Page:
Monday, June 14, 2010

Are You Asking the Right Questions?

When I speak with business executives, conversations frequently turn to discussion of topics such as how to increase sales, drive revenue growth, increase client retention, and other measures of performance.

From my observation, my view is that these metrics and related conversations tend to be more inwardly focused. My sense is that to truly succeed and build lasting success, one needs to shift the focus 180 degrees and it is through this opposing route that we will achieve desired business performance.

When I think of customers I think of them as individuals, who are in the end striving to be happy. Reason for this way of thinking is when I think of a group, it feels somewhat generic, distant. But when I think of a single customer, let's call her Suzie, then I begin to see her differently, not just as a customer but more as a real person, a real living breathing human being, and this makes all the difference for me how I view then our collective customers, for they are ultimately a collection of individuals.

Therefore, I believe what we need to be instead asking questions such as how can we be more effective in getting answers to following types of questions:

1. What makes our customers happy?
2. What are their dreams? What do they want to be, do, have, achieve, create?
3. What truly matters to them?
4. How do they fill in: I will be happy, if/when______________?
5. What energizes them? Drains them?
6. What are they attracted to? What do they repel?

Then as we become more effective in gaining such crucial insights, then the questions become, such as:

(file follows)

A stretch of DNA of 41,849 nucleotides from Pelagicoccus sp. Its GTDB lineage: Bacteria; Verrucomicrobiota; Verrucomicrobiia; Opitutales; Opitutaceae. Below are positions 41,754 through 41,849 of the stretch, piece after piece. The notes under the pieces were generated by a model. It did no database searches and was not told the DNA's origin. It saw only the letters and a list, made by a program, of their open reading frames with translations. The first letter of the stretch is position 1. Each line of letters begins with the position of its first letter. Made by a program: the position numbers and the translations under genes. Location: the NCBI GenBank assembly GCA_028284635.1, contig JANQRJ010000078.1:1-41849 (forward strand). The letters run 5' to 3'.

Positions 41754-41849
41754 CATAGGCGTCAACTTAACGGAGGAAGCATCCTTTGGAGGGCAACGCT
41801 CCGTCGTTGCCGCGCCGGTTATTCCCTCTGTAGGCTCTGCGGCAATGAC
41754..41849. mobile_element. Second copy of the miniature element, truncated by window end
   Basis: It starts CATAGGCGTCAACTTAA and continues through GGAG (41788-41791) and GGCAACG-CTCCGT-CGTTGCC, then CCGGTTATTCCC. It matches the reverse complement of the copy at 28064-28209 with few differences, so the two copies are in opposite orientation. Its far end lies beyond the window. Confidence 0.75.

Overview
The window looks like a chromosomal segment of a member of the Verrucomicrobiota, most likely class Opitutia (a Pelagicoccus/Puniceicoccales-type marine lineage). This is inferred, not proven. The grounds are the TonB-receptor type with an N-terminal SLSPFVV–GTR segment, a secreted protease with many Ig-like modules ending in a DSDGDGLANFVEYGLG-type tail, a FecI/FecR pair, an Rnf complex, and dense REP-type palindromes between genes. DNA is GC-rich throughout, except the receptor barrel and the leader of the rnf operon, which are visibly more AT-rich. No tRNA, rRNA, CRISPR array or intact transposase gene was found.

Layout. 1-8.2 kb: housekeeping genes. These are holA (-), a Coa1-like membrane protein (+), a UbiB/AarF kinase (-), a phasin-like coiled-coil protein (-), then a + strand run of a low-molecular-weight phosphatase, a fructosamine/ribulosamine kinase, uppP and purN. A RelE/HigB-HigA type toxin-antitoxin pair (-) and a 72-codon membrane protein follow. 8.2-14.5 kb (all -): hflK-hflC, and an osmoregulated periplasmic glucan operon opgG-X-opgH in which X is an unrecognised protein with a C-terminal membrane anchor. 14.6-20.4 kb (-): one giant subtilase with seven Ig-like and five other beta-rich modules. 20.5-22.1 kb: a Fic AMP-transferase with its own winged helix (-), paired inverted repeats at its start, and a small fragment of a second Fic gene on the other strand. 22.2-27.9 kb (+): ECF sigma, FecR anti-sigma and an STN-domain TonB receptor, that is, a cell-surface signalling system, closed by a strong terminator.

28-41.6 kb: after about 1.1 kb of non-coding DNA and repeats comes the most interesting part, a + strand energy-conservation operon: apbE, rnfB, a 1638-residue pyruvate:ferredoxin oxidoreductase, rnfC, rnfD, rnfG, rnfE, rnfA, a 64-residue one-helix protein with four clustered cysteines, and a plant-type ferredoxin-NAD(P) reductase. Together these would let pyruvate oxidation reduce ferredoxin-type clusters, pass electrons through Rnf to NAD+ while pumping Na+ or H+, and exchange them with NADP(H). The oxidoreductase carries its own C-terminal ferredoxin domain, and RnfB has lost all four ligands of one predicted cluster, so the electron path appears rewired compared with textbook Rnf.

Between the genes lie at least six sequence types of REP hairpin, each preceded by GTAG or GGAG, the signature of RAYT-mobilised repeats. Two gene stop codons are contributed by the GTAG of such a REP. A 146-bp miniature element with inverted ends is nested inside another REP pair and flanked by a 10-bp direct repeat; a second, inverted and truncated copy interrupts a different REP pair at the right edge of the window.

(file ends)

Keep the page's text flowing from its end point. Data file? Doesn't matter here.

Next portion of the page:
1. How can be (re)structure our organizations to more effectively help our customers ultimately lead happier lives (through our offerings)?
2. What new programs and offerings do we need to create?
3. Of the current offerings, which ones do we need to dissolve, refine, further strengthen?
4. What will be our delivery mechanism?

All this of course within the context of our organizational visions, missions and core values. I realize the responses to first set of questions while will vary from customer to customer, perhaps major themes & patterns will emerge. Then as we become better at gaining such deep insights, the more effective we will become at taking our organizations to the next level.

Furthermore, if we can develop solutions that even more so help our customers acquire ultimately what they want deep within, perhaps they'll be willing to pay even more for our offerings.

I am not implying these are the absolute right questions. Rather these are just to get the thoughts flowing and to help see our routes to success from a different perspective.

It is said that framing the situation correctly and asking the right questions is a very important step to getting the right answers. Assume for the moment that anything is possible, that you have a blank slate and can redesign your organization anyway you like, what do you believe are the right questions we need to be asking, to not only survive today but to also thrive into the future?



Jane said...

I just read this post as we are crafting questions our board of directors will be asking members in an effort to build a stronger relationship with them/ultimately the organization. Our profession is in deep shock due to the changes being forced upon them. I support what you are saying and wondering if you have tried these questions and if they really "work" at getting ideas, feedback, etc. from members/customers.

Vinay Kumar said...

Hi Jane,

Thanks for writing. In my experience, in having had numerous such conversations, these types of questions do work. They are great at starting the conversations and then leading to getting at the heart of what's important to members.

In fact, as you posted your comment, I am sitting here reflecting on this further and as I do that, add'l questions are coming to mind for ass'ns to consider.

If you're on ASAE's membership listserve, you'll see a post from me in the near future on this. If you're not, send me your email address and I'll be happy to forward that to you.

Having said all this, I am happy to discuss specifics of your situation and then help you craft questions that will help you and your organization specifically. If this would help, let me know and I'll be happy to make some time for you. Thanks.